Top of the South
Saturday, March 21, 2020
Media Release For immediate release
21 March 2020
Support kicks in for Bay of Plenty farmers in drought
As drought grips many parts of the country, the ongoing challenges faced by farmers in Bay of Plenty have prompted the Bay of Plenty Primary Sector Coordination Group (PSCG) to draw on recently released Government funding.
Agriculture Minister Damien O'Connor last week classified the drought in the North Island, parts of the South Island and the Chathams as a large-scale adverse event, unlocking up to $2 million in Government funding to support farmers and growers from now until June 2021.
Miles Mander, chair of the Primary Sector Coordination Group (PSCG) and Bay of Plenty Rural Support Trust said that primary industry representatives and agencies had been monitoring the drought situation in the Bay of Plenty for several months.
“We were about to request drought classification for the BOP to support farmers and growers when the Minister made the announcement, which includes the BOP.”
“This drought package provides funding to the Trust to ramp up its support to farmers and growers who are struggling with the drought conditions. I encourage farmers who are finding the going tough and need help, or know someone that does, to get in touch with the Trust for a confidential chat and some guidance from one of the team.”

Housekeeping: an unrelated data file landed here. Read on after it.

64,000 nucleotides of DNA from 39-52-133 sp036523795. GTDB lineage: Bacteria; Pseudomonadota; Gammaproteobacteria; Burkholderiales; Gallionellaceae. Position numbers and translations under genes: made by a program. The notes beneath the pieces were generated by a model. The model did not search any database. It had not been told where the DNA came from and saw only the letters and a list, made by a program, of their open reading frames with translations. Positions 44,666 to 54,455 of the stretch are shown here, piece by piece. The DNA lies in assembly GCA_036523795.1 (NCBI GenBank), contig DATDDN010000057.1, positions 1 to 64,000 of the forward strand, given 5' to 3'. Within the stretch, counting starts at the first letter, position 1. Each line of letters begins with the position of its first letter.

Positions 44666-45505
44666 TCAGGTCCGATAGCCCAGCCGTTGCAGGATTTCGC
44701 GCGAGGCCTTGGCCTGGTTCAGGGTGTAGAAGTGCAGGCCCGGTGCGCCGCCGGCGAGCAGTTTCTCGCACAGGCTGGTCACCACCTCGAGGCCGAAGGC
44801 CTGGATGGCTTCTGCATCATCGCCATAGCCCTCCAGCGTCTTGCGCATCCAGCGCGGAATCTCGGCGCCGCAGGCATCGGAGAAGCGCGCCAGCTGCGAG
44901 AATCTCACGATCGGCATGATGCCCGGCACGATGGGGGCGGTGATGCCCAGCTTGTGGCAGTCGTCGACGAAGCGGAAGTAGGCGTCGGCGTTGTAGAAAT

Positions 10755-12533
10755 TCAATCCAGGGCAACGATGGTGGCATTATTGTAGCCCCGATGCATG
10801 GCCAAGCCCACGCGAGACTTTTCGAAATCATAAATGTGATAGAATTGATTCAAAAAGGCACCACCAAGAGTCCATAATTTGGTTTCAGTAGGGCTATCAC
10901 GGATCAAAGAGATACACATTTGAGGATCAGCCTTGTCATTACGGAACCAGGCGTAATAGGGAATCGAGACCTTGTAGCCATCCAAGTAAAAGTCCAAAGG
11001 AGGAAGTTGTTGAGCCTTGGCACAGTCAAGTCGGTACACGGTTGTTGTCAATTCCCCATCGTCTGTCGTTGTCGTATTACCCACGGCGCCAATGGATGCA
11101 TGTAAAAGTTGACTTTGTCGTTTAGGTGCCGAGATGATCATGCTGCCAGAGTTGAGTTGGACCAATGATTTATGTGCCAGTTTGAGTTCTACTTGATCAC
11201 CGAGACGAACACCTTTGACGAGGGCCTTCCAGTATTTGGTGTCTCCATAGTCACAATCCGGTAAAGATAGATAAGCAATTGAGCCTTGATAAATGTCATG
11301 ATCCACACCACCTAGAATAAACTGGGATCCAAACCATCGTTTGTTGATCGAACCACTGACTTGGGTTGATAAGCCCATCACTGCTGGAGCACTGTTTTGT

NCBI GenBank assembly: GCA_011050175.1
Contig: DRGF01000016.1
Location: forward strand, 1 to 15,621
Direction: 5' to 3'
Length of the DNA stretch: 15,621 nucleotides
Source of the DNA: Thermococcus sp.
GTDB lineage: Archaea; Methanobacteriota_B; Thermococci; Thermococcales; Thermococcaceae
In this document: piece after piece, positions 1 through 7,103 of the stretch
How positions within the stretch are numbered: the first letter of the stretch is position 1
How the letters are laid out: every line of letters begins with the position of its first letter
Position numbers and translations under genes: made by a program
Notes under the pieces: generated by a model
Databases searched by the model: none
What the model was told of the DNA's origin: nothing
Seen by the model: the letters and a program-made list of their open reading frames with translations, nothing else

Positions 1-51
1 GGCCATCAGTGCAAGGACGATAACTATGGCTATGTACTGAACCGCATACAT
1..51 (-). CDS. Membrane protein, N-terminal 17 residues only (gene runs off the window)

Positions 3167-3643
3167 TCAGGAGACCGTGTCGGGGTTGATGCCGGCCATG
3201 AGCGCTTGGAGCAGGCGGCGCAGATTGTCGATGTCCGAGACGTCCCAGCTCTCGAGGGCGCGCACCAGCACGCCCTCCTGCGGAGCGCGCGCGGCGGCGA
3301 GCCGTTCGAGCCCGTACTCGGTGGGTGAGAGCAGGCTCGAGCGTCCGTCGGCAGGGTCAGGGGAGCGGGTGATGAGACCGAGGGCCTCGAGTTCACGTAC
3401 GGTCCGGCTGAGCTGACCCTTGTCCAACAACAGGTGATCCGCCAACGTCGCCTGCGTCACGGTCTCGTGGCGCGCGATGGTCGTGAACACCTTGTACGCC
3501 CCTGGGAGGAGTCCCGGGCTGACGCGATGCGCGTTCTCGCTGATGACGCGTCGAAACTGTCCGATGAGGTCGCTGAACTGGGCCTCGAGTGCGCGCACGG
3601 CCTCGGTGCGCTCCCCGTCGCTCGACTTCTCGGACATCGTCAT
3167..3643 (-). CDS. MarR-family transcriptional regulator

Drought classification also unlocks access to IRD’s Tax Equalisation Scheme and Rural Assistance Payments (RAPs) to help families in extreme hardship. The Rural Support Trust can support applying for RAPs which are the equivalent of the jobseekers’ allowance.
Due to the impacts of COVID-19, PSCG industry stakeholders’ BBQ events had been cancelled. “Now is the time to get creative and find alternative ways to support those affected by drought in these changing times,” said Miles.
BOP Provincial Federated Farmers President Darryl Jensen said that while current conditions were putting a real strain on farmers, with support they would come out the other side.
“Bay of Plenty farmers are resilient but this drought seems never-endin
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As well as someone to talk to about your concerns, we can help you navigate through the process. We have training in and experience with the M. bovis programme, and know how it works.
Whatever your experience looks like, we can help in many ways including:
Depending on the individual farming operation it can be a lengthy process, involving a number of M. bovis Programme teams and RSTs offer support throughout the process and the ability to help shift things along if they get stuck.
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